I gave a public lecture at the Mendocino Coast District Hospital on the controversies surrounding Lyme disease. You might wonder how the existence of a disease could be the subject for discussion, but it is!
The entire medical profession agrees that after the bite of a tick, if a patient develops the classical “bull’s eye” rash, and then comes down with fever, joint pain, lymph node enlargement and severe fatigue, this represents acute Lyme disease which requires immediate antibiotic treatment. So far, so good. But here is where medical opinion diverges. Most medical authorities believe that 10 days to 3 weeks of antibiotic therapy cures this disease, and then we are done.
Another medical group, known as ILADS, which has followed and treated thousands of such patients, has discovered that 10 days of treatment is nowhere near enough to ensure a cure. They have found that 6 weeks of antibiotic therapy is required for adequate therapy. Now this, in itself, would only represent a minor disagreement.
However, what happens next is where the controversy intensifies. Firstly, the ILADS group has discovered that only 30% of Lyme-infected patients actually develop the “bull’s eye” rash, meaning that lesser bites or reactions may result in Lyme disease. This means that a significant number of seemingly minor bites may cause Lyme disease, a piece of information that other physicians do not accept.
Second, and more important, the ILADS group has seen thousands of patients in whom this diagnosis has been missed, or inadequately treated, develop chronic Lyme disease, a far more serious and widespread illness. Chronic Lyme disease causes such a host of symptoms that it is being called the great masquerader, because it can look like so many other illnesses. The cause of Lyme disease is an infection with the bacterium Borrelia burdorfeii, a spirochete similar to syphilis, which itself used to be called the great masquerader. These symptoms include, but are not limited to, joint pains (which can mimic rheumatoid or psoriatic arthritis), neurological disorders (which mimic Parkinson’s disease, ALS, MS, and Alzheimer’s disease), unusual patterns of numbness and tingling in different parts of the body, overwhelming fatigue, difficulties with focus, memory, and concentration, anxiety and depression, unusual psychological perceptions, tinnitus, swollen lymph nodes, intense sweating episodes, burning on the bottoms of the feet, intestinal upsets, tightness in the chest, heart palpitations and cardiac arrythmias, headaches, blurred vision, and rashes. If not clearly identified and treated properly, these symptoms will intensify and become debilitating.
Now here is the problem: the majority of physicians do not accept the existence of chronic Lyme disease. Hence, it is not diagnosed. It is not treated. The unfortunate patients who have this condition are told that it is a “post-Lyme syndrome”, a verbally facile way of dismissing all of these symptoms, and they are offered anti-depressants or psychotherapy as a coping strategy.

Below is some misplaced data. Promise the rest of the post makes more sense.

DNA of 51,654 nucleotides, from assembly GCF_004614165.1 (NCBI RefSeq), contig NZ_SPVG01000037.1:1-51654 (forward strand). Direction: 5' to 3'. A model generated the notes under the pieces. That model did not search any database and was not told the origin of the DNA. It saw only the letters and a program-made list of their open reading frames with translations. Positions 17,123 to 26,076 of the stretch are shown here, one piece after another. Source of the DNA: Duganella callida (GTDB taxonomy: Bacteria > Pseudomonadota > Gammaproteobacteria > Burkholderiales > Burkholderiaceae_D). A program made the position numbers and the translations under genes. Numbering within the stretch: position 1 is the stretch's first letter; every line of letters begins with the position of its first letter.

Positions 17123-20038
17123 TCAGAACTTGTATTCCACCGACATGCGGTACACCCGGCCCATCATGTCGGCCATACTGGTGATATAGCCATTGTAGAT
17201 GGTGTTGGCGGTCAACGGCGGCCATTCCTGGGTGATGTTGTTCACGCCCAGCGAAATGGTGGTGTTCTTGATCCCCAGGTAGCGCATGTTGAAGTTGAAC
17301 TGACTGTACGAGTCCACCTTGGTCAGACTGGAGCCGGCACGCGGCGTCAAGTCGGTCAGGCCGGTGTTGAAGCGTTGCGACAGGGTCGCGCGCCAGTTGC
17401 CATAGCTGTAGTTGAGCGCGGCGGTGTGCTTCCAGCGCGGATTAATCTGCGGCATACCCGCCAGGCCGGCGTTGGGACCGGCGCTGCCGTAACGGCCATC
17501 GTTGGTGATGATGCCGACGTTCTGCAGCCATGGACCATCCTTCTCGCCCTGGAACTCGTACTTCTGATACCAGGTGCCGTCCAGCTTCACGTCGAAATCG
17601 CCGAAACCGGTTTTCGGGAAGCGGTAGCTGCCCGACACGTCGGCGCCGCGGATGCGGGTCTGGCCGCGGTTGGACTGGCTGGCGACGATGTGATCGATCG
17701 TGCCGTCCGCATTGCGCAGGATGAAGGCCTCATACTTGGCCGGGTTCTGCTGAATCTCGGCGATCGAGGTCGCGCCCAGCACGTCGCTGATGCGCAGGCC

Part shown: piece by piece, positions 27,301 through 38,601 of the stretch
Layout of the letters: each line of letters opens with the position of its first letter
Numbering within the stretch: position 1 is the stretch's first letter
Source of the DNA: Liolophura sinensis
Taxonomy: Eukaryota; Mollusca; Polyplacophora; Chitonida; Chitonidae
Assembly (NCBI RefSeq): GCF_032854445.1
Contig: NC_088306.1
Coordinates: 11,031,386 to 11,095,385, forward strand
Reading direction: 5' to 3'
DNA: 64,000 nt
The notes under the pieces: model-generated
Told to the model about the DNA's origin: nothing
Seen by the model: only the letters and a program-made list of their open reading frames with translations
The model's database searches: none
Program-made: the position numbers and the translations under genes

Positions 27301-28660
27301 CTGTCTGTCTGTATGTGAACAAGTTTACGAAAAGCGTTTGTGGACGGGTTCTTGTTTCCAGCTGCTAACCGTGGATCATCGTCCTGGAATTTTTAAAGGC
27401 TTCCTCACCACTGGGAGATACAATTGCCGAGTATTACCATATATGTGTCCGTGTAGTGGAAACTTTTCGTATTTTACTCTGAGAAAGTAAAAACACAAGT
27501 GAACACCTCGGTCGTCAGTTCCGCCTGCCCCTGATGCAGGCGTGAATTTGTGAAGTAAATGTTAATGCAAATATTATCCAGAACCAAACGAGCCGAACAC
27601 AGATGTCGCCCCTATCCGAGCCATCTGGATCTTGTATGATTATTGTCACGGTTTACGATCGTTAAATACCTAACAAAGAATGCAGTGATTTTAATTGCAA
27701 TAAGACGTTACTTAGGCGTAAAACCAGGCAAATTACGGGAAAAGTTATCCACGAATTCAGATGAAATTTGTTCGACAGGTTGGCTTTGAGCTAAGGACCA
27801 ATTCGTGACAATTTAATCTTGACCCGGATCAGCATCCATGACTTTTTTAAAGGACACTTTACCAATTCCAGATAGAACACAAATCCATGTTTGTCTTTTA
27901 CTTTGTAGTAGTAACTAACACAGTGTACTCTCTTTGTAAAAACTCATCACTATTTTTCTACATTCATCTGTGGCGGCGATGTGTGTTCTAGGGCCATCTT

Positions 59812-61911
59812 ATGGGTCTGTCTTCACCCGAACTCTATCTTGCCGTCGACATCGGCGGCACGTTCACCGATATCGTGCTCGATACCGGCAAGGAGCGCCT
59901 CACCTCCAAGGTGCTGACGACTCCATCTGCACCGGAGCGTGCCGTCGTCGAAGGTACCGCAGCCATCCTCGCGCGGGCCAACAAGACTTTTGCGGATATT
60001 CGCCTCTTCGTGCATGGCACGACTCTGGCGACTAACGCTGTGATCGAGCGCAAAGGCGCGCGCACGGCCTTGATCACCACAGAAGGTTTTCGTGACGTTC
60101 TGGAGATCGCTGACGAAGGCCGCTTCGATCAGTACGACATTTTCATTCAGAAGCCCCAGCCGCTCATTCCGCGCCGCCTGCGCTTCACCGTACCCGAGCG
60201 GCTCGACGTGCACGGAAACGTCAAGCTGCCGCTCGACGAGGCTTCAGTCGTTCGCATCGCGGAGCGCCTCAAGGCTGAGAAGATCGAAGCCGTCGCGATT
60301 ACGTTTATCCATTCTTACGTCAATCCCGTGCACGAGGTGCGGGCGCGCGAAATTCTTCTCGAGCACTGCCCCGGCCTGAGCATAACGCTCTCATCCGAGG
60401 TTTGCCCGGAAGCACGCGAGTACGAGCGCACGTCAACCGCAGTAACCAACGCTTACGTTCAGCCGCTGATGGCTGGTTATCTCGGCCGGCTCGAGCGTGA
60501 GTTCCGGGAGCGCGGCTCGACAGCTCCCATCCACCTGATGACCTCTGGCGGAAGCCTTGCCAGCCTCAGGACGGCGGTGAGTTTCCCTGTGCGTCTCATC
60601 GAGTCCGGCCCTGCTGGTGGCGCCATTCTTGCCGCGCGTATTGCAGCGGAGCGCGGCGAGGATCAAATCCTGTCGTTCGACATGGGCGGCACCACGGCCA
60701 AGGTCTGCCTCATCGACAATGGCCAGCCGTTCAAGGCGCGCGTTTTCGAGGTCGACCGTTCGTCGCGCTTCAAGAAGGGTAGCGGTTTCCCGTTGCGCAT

This is a travesty, and one for which I find myself apologizing daily.
Let me give you just one example. A brilliant physicist came to see me about a year ago with what was diagnosed 4 years previously (by the head of neurology at a regional academic teaching hospital) as atypical Parkinson’s disease. Although he had many of the major symptoms of Parkinson’s, he had not responded at all to medication, making it “atypical.” He had done his own research and wondered whether this could represent Lyme disease, and had obtained the best test currently available, which is the Igenix Western Blot test. He showed the results to his neurologist who explained that Lyme was not a possible diagnosis. Four years later, he had deteriorated to the point where he came into my office in a wheelchair, almost unable to speak because of his raspy, weak voice. He showed me the original test, which was absolutely positive for Lyme disease by any criteria one could apply, and we started antibiotic therapy immediately. A month later, he came back to my office no longer requiring the wheelchair, clearly improved, and he has continued to improve with treatment. Simply put, he did not have atypical Parkinson’s, but untreated, undiagnosed Lyme disease. For those of you out there who have been diagnosed with “atypical” disease, please think about the possibility of Lyme disease.
If only this were a rare event; unfortunately, we see patients every single day in our office where the diagnosis has been missed (even denied), and have suffered for years and years in every way imaginable. In addition to having a terrible, debilitating disease, it has been suggested to them by their physicians, and passed down to their families, that their illness is psychogenic. It makes these patients doubt themselves, even their own perceptions, which adds another dimension of depression and isolation to an already difficult existence.
To the thousands and thousands of patients out there who have been treated this way, ignored, unheard, and suffering with a treatable illness, I deeply apologize for my profession and its unwillingness to open its eyes to what is clearly a major epidemic.